Upon that occasion, give me leave, I beseech you, to take notice of some Reports spread abroad, as if my self, and the Officers of the Army, were upon some underhand Contract or Bargain with the King; and from thence occasion is taken to stander our Integrity, and endeavour a misunderstanding betwixt the Parliament and their Army; the Fidelity of which to the Parliament and Kingdom, and their Affection to it, are the great Objects of many Mens Envy; because they see nothing so likely to settle Right and Freedom with Truth and Peace to us and Posterity, and to binder their designs against the same, as an Harmony and good Accord between the Parliament and Army, which is the Joy of good Men, and it shall be our Study to preserve against all Designs, and Designers to the contrary.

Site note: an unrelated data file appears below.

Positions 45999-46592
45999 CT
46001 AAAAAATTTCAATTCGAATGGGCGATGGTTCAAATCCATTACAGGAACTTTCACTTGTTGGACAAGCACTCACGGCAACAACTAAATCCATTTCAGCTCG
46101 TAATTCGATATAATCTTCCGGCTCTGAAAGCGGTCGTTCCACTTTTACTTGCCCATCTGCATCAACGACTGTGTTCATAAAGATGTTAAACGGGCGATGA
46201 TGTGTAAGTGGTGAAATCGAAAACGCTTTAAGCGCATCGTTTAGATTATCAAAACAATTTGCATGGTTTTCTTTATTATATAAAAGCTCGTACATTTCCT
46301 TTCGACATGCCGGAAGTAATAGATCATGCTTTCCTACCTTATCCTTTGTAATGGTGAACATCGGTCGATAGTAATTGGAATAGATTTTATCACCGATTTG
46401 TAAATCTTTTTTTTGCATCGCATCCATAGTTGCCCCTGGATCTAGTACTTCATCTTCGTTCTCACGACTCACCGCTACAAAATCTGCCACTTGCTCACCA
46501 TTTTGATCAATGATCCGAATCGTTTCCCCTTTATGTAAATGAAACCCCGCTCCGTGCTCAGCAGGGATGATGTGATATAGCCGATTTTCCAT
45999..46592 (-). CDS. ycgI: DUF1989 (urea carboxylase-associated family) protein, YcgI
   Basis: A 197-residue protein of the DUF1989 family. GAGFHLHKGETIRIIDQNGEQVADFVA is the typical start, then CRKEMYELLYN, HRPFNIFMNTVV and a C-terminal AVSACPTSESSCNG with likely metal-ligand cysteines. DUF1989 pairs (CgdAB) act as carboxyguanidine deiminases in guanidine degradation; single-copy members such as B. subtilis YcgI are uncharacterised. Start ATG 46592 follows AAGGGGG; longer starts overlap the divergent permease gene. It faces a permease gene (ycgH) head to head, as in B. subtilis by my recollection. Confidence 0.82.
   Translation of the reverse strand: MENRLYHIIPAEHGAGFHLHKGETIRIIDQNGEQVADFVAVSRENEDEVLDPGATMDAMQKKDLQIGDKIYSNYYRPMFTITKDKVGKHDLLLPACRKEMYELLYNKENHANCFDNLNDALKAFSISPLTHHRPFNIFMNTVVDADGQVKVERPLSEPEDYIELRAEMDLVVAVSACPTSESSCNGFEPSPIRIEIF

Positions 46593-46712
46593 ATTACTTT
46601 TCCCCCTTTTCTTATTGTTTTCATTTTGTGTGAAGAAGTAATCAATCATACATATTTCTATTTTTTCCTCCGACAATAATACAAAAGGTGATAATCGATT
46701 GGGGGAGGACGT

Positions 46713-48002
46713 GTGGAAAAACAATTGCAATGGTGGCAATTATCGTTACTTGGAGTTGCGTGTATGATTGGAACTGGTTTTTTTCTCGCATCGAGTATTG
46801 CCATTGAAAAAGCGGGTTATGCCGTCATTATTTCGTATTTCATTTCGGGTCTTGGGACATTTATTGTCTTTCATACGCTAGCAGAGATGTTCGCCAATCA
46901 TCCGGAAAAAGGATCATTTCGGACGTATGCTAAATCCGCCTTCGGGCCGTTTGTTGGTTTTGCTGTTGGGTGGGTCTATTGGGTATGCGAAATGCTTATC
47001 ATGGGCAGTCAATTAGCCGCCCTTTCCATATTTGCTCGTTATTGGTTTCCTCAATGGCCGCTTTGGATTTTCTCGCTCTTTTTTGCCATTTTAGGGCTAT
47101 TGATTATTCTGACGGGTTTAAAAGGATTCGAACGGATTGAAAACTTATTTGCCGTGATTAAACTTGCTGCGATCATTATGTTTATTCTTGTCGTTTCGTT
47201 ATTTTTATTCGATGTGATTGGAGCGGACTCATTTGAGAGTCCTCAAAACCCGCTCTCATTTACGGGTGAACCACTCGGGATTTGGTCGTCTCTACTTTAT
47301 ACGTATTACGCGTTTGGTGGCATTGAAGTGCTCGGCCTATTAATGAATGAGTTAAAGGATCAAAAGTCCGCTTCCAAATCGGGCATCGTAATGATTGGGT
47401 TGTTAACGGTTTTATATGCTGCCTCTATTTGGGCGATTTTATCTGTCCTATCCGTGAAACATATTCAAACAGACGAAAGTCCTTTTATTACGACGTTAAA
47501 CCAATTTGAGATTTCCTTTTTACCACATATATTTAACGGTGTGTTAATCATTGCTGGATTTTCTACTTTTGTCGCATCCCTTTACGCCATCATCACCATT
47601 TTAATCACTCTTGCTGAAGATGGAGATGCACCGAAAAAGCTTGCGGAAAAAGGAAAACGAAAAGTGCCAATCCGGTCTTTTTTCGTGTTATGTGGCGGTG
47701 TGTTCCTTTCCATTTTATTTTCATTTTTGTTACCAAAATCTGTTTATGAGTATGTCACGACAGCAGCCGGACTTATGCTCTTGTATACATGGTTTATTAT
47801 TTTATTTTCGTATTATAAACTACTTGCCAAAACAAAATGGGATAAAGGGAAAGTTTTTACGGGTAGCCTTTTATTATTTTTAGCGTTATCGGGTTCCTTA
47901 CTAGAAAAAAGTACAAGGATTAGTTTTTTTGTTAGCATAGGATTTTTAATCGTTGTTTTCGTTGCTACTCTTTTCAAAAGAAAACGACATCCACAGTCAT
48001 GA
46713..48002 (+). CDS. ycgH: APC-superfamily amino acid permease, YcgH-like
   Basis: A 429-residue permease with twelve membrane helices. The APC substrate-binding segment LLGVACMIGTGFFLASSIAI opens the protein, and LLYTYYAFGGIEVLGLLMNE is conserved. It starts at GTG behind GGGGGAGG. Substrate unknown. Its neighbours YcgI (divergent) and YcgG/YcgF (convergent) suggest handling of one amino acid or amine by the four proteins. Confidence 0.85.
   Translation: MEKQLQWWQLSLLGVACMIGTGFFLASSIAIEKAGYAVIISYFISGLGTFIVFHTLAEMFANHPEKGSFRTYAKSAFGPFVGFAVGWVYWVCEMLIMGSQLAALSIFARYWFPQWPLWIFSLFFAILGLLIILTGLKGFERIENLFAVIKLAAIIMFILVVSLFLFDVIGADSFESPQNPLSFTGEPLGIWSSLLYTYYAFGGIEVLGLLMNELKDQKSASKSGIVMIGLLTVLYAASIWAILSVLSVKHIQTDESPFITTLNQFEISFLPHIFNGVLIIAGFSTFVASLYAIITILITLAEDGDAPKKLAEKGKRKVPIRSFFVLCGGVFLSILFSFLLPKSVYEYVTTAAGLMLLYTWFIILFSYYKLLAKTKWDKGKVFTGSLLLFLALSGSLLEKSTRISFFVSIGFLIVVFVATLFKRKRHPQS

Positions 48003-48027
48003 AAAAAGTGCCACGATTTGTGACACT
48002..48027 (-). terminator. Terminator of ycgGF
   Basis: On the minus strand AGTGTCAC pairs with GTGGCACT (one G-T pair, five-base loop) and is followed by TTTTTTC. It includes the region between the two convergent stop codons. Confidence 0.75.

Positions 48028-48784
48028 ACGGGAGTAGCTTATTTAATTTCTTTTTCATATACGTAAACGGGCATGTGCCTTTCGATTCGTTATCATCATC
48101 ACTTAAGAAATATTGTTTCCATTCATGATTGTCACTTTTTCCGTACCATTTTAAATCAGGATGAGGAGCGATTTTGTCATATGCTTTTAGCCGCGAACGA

To prevent therefore all Misunderstandings of that kind I thought with all clearness to declare unto you, That we have done nothing, nor shall do any thing which we desire to hide from you or the World, or shall not avow to the Faces of our greatest Adversaries.